Paula NoonanPaula NoonanSeptember 8, 20174min699

A recent poll conducted by Chris Keating of Keating Research, a polling and survey firm that consults primarily for Democrats including Gov. John Hickenlooper and Denver Mayor Michael Hancock, reveals that Colorado’s political environment parallels the nation’s, but preferences on energy issues are distinctly Coloradan.  The results come from 605 active voters, with a margin of error at 4 percent, plus or minus.

As with the country as a whole, Coloradans hold President Donald Trump at 40% favorable to 58% unfavorable, and give Gov. John Hickenlooper a 60% favorable to 32% unfavorable rating.  Numbers are more contrasting at the Very Unfavorable level, with 51% Very Unfavorable for Trump and 19% Very Unfavorable for Hickenlooper.

Since Keating works mostly for the left side of the aisle, it’s important to look at his call list.  He called 48% men and 52% women.  His age range was 18-24 at 10% up to 70+ at 15%.  Voters with children age 18 or younger comprised 27% of the sample and the split by party affiliation was 25% Democrat, 26% Republican, and 45% Independent. Colorado’s active voter registration actually divides almost equally at 32% Dem to 32% GOP to 36% Unaffiliated.

Happily, the survey shows that 64% of Coloradans think the state is headed in the “right direction” with 28% favoring the down side.

The poll’s main purpose was to explore voter commitment to four energy types as sources for development: coal, wind, solar and natural gas.  It sought especially to pinpoint voters’ views on what energy sources should increase or decrease in use.  Coloradans now have a dim view of coal, with 57% of respondents saying its use should decrease and only 18% choosing to increase its use.  Wind (+76%) and especially solar (+84%) showed the most support for increased use, with natural gas at +36%.

The survey suggests that Coloradans from both political parties want public utilities to collaborate on reducing carbon emissions: 89% agree/11% disagree.  Voters want the state to work with utilities to increase the use of clean renewable energy at 95% agree/5% disagree.  Almost 50% of voters support increasing the state’s 30% renewable energy standard to over 50%.  Most Coloradans (83%) want to take control of their energy future without waiting for the federal government to jump in.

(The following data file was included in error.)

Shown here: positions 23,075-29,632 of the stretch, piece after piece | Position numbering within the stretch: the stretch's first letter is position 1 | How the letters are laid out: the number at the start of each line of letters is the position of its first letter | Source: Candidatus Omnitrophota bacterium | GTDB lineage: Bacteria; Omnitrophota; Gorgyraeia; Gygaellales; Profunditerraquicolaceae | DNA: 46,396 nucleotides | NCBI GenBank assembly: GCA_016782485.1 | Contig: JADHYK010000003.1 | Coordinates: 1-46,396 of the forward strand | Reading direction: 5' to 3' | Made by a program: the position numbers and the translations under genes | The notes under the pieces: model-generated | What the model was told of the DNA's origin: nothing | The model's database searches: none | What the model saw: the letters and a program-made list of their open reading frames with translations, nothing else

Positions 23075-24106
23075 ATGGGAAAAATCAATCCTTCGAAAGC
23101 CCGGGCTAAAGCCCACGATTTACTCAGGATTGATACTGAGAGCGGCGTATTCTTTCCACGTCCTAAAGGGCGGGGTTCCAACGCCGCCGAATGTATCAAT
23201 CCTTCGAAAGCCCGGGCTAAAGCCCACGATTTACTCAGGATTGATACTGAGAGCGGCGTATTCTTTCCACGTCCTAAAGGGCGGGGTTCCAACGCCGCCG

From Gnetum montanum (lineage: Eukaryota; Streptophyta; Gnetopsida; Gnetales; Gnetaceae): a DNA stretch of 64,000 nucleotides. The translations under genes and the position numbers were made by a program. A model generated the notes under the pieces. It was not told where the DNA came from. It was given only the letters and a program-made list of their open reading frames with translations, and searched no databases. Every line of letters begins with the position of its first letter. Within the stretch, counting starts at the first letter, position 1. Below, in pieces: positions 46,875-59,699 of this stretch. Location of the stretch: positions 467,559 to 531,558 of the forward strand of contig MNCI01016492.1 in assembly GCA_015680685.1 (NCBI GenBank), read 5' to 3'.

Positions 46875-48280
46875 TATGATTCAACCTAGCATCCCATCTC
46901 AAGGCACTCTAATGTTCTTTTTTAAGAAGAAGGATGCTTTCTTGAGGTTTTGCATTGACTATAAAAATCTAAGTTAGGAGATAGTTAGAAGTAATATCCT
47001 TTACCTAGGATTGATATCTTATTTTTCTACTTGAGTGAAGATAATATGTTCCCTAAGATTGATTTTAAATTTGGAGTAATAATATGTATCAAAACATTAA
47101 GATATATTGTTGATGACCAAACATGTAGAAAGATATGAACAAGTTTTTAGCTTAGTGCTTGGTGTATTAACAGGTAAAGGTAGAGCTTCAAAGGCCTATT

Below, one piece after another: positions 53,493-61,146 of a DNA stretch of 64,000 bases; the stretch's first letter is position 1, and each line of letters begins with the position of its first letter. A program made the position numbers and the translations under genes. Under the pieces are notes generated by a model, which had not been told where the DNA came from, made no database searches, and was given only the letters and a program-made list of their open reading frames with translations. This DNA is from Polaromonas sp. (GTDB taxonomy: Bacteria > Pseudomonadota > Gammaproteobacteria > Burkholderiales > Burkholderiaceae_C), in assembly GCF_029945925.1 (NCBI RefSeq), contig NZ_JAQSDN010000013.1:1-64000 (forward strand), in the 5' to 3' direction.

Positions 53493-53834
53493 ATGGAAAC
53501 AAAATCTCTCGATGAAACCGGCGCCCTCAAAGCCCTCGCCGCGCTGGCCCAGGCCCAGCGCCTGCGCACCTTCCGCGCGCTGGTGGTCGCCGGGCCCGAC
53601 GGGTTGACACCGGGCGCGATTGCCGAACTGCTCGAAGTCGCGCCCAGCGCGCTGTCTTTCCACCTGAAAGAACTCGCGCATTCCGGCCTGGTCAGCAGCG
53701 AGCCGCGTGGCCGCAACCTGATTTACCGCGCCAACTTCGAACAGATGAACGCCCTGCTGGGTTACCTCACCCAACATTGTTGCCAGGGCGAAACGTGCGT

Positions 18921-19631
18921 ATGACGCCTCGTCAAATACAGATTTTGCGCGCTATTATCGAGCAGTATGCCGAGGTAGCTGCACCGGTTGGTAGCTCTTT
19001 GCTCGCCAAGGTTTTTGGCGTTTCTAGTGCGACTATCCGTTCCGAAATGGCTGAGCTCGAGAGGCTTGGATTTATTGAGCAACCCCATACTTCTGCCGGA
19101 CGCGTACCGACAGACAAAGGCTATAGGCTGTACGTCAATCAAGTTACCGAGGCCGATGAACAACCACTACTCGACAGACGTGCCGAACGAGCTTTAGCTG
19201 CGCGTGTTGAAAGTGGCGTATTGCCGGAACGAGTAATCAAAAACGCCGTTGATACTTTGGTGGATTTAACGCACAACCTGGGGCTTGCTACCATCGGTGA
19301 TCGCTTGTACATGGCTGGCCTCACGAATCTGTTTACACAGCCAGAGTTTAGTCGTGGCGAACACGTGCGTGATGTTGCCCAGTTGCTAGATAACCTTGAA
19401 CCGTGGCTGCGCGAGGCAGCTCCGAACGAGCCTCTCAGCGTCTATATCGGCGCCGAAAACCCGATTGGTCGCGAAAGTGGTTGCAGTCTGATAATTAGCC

The polling numbers indicate that Xcel’s recent decisions to add more renewable energy to its portfolio makes sense.  Closing coal plants is apparently generally acceptable to Coloradans.

Clearly, renewable solar and wind power are popular. Natural gas is holding its own despite opposition to drilling from some cities along the northern Front Range.

These results have implications for the 2018 governor and legislator races on both Democratic and Republican sides.  Democratic candidates can feel comfortable promoting more renewables.  The effect of fracking vs. anti-fracking positions on voter preference is less clear.

Republicans face a different picture in the primaries and general election.  Anti-climate change Republicans may be in sync with a majority in their party during the primary season.  But that position is deeply out of sync with a majority of voters who will cast ballots in the general election.

One other interesting set of data.  While 45% of the polled population identified as independent voters, only 25% viewed themselves as moderates.  These individuals were outnumbered by liberals at 34% and conservatives at 38%. It appears there’s a muddy middle spectrum of voters, a minority, who support reduced-carbon energy policy.  They will make a difference in how the general election turns out.


Peter MarcusPeter MarcusAugust 30, 20175min490

State Republicans are concerned with a plan floated by Xcel Energy on Tuesday that would retire two coal-fired generation units in Pueblo, while adding renewable energy.

Xcel filed a request supported by 14 groups asking the Colorado Public Utilities Commission to approve a plan that would lead to $2.5 billion in clean energy investments in rural Colorado, according to a news release announcing the proposal.

The so-called “Colorado Energy Plan” would promote a “widely supported electricity generating portfolio” to augment Xcel’s current plans.

The utility promised not to increase the cost of energy to its customers. In the last four years, the average electric bill for Xcel Energy’s Colorado residential customers decreased by 6 percent. The proposal would keep Colorado electricity costs for consumers “low and predictable,” Xcel said in the news release.

Xcel plans a request for proposal targeting a mix of utility and independent power producers, with the utility having a targeted investment of 50 percent of the renewable generation.

Portfolio estimates are up to 1,000 megawatts of wind, up to 700 megawatts of solar, and up to 700 megawatts of natural gas.

The utility would file a recommended portfolio with the Public Utilities Commission in the first quarter of 2018; a final decision on the recommended portfolio is expected in the summer of 2018.

“We have a responsibility to meet our customers’ energy needs. Our customers expect us to provide low-cost power and increase the use of cleaner energy,” said David Eves, president of Xcel Energy in Colorado. “As the state’s largest utility, it is important to us that we also support rural areas in Colorado, and this proposal’s investment will accomplish this goal.”

Eves said the proposal could increase renewable energy to 55 percent by 2026, while saving customers money and reducing pollution. Carbon emission could be reduced by up to 60 percent by 2026 over 2005 levels, Xcel said.